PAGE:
But laws and precedents and constitutional amendments are being Trumped by the party’s xenophobic primal scream.

    I’m tempted to say that this is just the latest symptom of August Syndrome – politicians often get stupider with each new blast of humidity – but Trump is actually dramatizing a long-marinating party impulse. Back in 2010, John Boehner said that erasing the GOP’s historic achievement was “worth considering.” And Lindsey Graham claimed that immigrants were crossing en masse into America for the sole purpose of giving birth to “anchor babies” – a notion he called “drop and leave.” His demagoguery was so laughable that even Mark Kirkorian, the prominent anti-immigration activist, dissed it: “Most illegal alien women who have kids here didn’t come for that purpose, they came for jobs or to join relatives.”

    Anyway, Trump’s proposal is just the rawest of red meat, a naked pander to the nativists in The Base. His policy paper declares, “End birthright citizenship. No sane country would give automatic citizenship to the children of illegal immigrants,” but it’s never gonna happen, because (and he may well be ignorant of the basics) tweaking the U.S. Constitution requires two-thirds approval in the House and Senate, and three-fourths of the state legislatures. But hey, if his sole aim is to bond with right-wing Iowans between now and caucus time, then it’s a swell idea.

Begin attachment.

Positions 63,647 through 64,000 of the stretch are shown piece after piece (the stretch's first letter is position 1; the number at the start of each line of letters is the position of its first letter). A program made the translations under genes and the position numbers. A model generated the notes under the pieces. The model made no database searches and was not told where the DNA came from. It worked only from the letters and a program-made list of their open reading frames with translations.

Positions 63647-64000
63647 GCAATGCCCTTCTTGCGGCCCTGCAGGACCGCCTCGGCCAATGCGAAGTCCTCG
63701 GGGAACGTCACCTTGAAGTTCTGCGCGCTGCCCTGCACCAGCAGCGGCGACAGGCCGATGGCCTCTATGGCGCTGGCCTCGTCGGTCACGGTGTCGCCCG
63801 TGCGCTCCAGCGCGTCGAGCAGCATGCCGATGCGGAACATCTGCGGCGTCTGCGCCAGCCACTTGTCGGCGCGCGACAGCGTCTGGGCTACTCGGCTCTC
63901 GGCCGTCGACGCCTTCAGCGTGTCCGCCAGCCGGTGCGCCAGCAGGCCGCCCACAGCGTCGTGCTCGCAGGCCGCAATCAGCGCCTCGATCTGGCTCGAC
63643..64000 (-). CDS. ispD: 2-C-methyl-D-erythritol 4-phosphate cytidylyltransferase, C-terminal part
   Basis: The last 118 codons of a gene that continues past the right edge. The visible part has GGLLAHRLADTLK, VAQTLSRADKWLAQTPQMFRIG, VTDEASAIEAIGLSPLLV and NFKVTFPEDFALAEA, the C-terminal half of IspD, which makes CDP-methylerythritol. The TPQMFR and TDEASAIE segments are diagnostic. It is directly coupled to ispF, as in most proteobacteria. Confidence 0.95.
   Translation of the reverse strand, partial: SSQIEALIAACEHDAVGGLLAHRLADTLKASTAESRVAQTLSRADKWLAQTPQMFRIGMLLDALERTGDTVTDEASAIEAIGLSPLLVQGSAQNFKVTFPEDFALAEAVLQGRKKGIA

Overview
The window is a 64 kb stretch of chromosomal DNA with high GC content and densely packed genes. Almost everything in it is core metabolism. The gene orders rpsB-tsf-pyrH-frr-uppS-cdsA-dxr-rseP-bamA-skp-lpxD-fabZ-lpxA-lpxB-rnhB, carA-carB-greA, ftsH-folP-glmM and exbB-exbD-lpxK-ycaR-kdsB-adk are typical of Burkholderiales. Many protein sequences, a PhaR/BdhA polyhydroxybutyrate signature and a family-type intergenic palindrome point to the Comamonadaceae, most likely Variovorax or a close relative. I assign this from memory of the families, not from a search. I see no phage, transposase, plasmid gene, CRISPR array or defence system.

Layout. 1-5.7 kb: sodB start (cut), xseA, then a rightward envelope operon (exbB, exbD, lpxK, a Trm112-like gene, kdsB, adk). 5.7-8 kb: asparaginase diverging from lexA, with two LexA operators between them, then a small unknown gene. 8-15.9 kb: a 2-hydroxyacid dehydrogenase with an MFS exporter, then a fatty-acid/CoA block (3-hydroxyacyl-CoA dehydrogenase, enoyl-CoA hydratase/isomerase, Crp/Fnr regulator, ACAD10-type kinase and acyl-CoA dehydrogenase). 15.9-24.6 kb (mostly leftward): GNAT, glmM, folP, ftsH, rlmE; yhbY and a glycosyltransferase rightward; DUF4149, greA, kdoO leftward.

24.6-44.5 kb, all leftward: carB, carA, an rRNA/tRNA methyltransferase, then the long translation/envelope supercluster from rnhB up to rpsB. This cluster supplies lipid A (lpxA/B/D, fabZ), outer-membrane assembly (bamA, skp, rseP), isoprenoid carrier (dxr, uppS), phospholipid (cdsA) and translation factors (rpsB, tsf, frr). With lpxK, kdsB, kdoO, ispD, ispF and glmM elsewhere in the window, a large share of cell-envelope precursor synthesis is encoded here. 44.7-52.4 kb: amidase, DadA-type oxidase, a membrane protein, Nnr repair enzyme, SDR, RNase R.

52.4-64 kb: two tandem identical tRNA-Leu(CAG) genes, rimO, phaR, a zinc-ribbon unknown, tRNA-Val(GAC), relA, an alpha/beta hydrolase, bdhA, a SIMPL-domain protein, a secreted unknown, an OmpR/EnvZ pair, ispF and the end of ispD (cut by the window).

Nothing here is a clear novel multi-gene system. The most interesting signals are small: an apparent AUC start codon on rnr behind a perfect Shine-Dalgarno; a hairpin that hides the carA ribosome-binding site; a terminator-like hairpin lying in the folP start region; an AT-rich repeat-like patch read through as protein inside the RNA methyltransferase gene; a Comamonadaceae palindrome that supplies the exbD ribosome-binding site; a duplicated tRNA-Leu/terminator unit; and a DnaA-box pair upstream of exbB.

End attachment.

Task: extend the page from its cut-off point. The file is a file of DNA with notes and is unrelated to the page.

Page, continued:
Other planks in The Donald’s immigration plan are similarly detached from reality – deporting all 11 million undocumented immigrants (“they have to go”) would cost as much $600 billion over a decade; slapping tariffs on Mexico would violate the free trade provisions in NAFTA – but his call for the revocation of birthright citizenship is arguably the most heartless and contemptuous.

    Conservative commentator Michael Gerson, former chief speechwriter for George W. Bush, wrote something wise about this issue five years ago, during the pre-Trump rumblings: “The authors of the 14th Amendment guaranteed citizenship to all people ‘born or naturalized in the United States’ for a reason. They wished to directly repudiate the Dred Scott decision, which said that citizenship could be granted or denied by political caprice. They purposely chose an objective standard of citizenship – birth – that was not subject to politics. (Republican) leaders established a firm, sound principle: To be an American citizen, you don’t have to please a majority, you just have to be born here.”

    Gerson warned that “revoking birthright citizenship would turn hundreds of thousands of infants into ‘criminals’ – arriving, not across a border, but crying in a hospital. A whole class of people would grow up knowing they are hunted aliens, through no fault of their own. This cannot be called the rule of law. It would be viciousness and prejudice on a grand scale.”

    The first generation of Republicans viewed their 14th Amendment as an antidote to viciousness and prejudice. But that was then. Trumpism is now.

    Follow me on Twitter, @dickpolman1, and on Facebook.